Any relationship that involves money is subject to tension, but landlord-tenant relationships involve more than just money. Your tenant’s money is directly tied to their home, and any threat to your relationship will feel like a threat to their home.
When a tenant feels like their home is in jeopardy, it can lead to major feelings of resentment. However, they might not say anything at first, and that’s when things can get ugly.
Resentment that builds up over time can make a tenant do things like behave poorly and pay rent late out of spite. They might even stop paying rent completely.
Don’t let your tenant relationships turn sour – avoid befriending them no matter what
Are you worried about a friendship with your tenant turning sour? Whether you’ve already created a friendship or not, here’s how to avoid creating a volatile situation with your tenants.
1. Create and enforce your boundaries from day one
Sometimes you can be friends with a tenant when you enforce your boundaries from the beginning. When you’re friends with a tenant, don’t let them slide with anything. Hold them accountable for everything they’ve agreed to from the start. Once you cut them some slack, that’s when they’re likely to start expecting more breaks.
Technically, this is no different from a regular friendship. The best friendships are built on trust and integrity. Friends should be able to hold each other accountable for their promises and agreements without fear of retribution.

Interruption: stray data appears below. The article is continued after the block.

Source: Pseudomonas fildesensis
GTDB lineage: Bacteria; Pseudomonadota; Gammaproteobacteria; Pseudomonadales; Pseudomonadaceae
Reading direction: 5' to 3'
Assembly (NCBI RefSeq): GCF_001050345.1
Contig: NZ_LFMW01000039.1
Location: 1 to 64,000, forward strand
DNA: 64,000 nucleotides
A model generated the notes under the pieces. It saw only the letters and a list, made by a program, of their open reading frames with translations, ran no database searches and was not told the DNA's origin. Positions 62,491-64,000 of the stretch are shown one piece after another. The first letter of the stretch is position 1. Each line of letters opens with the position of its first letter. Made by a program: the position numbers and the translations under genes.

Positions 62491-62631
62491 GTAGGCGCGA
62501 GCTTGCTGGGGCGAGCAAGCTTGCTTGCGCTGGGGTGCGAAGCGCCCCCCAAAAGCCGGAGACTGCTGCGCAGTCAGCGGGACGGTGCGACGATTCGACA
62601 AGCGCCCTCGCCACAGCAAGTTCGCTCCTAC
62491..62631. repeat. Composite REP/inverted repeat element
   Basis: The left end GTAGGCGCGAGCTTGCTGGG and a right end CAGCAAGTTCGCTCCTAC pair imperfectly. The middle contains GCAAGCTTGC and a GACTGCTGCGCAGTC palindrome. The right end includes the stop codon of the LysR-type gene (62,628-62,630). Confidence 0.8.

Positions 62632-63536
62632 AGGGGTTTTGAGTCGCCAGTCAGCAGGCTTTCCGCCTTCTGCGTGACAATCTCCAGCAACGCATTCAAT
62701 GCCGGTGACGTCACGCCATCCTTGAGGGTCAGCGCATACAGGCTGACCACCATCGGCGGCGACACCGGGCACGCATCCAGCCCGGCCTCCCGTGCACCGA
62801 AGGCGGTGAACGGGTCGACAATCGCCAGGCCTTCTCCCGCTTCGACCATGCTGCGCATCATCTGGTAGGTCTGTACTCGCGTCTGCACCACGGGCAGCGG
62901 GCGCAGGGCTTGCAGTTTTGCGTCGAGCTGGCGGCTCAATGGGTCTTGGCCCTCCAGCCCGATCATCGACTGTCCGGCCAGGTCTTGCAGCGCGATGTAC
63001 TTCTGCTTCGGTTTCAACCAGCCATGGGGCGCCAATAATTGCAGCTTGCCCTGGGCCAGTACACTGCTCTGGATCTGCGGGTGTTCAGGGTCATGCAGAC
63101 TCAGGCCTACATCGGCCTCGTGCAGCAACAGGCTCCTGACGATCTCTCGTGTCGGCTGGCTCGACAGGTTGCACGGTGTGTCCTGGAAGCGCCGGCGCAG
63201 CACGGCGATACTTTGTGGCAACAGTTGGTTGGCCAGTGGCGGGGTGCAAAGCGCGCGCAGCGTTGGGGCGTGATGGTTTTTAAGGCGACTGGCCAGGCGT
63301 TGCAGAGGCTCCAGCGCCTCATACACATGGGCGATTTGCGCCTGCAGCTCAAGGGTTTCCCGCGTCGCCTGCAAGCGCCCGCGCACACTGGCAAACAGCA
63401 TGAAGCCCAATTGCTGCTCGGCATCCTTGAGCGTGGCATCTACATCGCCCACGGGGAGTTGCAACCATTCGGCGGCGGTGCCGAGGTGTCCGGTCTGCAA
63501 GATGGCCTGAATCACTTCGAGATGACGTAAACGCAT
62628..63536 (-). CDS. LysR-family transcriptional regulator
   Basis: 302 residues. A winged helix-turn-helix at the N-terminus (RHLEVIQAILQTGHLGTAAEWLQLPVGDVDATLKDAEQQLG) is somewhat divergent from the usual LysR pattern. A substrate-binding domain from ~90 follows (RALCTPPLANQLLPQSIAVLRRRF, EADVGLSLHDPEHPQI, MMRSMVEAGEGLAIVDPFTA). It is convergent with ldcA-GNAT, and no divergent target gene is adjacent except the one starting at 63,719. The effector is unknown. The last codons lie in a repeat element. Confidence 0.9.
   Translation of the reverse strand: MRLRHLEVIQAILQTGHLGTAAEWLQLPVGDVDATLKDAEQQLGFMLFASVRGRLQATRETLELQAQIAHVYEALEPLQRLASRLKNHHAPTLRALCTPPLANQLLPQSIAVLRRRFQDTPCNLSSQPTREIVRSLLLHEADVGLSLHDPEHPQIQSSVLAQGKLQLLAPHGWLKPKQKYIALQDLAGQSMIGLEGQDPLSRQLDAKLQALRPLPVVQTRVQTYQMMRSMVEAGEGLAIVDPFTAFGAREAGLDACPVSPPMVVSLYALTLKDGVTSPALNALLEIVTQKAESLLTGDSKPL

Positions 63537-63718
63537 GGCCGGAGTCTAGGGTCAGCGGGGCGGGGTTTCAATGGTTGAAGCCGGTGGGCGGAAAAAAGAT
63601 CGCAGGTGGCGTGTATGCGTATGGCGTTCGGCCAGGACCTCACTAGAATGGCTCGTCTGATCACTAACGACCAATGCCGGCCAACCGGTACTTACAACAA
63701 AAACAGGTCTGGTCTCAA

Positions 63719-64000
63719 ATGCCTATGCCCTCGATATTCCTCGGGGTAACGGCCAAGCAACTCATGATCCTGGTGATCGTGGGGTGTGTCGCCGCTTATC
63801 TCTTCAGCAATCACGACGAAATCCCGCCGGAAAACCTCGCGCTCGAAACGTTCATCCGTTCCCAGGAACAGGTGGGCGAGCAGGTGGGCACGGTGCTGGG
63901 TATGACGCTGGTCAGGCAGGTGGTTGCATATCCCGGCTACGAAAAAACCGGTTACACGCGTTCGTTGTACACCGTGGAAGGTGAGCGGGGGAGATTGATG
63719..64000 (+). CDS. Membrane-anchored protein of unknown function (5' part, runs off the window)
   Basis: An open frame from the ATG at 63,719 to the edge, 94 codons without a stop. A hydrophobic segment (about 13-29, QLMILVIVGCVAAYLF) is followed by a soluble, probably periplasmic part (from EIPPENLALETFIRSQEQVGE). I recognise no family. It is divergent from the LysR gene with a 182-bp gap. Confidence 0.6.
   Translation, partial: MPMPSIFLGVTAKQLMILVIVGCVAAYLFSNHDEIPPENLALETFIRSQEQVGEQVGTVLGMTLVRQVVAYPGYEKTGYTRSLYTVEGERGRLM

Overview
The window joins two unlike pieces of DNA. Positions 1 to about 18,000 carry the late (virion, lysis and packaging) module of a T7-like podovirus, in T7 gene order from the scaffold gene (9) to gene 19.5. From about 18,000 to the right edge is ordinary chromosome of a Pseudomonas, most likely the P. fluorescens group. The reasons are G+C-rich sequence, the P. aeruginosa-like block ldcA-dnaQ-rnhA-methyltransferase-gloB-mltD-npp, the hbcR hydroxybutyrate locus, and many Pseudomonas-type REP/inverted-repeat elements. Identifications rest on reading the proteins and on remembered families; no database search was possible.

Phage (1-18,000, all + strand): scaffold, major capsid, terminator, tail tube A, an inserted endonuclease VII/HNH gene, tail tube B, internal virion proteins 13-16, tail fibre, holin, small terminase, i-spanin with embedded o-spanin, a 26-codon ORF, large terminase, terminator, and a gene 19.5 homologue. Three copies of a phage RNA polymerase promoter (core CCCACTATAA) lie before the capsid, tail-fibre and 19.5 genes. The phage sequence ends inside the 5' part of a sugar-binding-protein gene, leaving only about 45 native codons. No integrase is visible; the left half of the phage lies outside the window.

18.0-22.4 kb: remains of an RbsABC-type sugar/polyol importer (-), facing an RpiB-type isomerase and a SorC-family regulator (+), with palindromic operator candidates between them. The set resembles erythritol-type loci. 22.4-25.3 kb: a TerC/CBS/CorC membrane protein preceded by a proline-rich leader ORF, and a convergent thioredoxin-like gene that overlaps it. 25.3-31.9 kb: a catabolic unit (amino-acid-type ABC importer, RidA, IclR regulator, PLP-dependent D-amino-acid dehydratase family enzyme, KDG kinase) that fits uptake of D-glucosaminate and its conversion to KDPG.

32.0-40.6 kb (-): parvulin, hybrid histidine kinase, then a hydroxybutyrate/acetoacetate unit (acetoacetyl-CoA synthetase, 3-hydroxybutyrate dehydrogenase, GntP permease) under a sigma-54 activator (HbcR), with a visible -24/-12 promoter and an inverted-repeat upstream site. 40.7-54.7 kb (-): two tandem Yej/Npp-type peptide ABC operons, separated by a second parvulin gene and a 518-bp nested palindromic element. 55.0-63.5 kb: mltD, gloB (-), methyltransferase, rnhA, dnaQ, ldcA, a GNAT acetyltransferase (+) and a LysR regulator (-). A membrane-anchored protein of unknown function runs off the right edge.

2. Avoid all favoritism
If you’re going to be friends with a tenant, avoid all forms of favoritism. It’s more important than ever that you show your tenant that you’re not going to play favorites or give them special treatment.
If several tenants are doing something they shouldn’t be doing, hold everyone accountable, even your friend. Never give them any reason to think you’ll bend the rules for them.
Other tenants will notice when someone is getting special treatment. Although you might not be doing it on purpose, favoritism can create tension between you and your other tenants. It’s best to avoid it all.
3. Don’t rent to existing friends
Whenever possible, don’t rent to existing friends. If they don’t have any other options, that’s understandable. However, renting to an existing friend is a quick way to destroy your friendship.
If you do rent to an existing friend, don’t skip any details. Draw up a proper lease just like you would for any other tenant and treat them equally.
4. Be professional at all times
It’s better to maintain a professional relationship with your tenants than veer off into a casual friendship. When you’re professional, your tenants will respect you more, and they’ll be more likely to follow the rules.
Avoid awkward tenant relationships with a property management company
The best way to avoid awkward situations with your tenants is to hire an Austin property management company. At Green Residential, we help Austin landlords manage their properties by relieving them of all landlord duties.
If you’d like someone else to take good care of your tenants, contact us for a free Austin property analysis. Once we learn more about your properties, we can help you with a variety of services including tenant screening, rent collection, evictions, and more. For more information, call us today to see how we can help.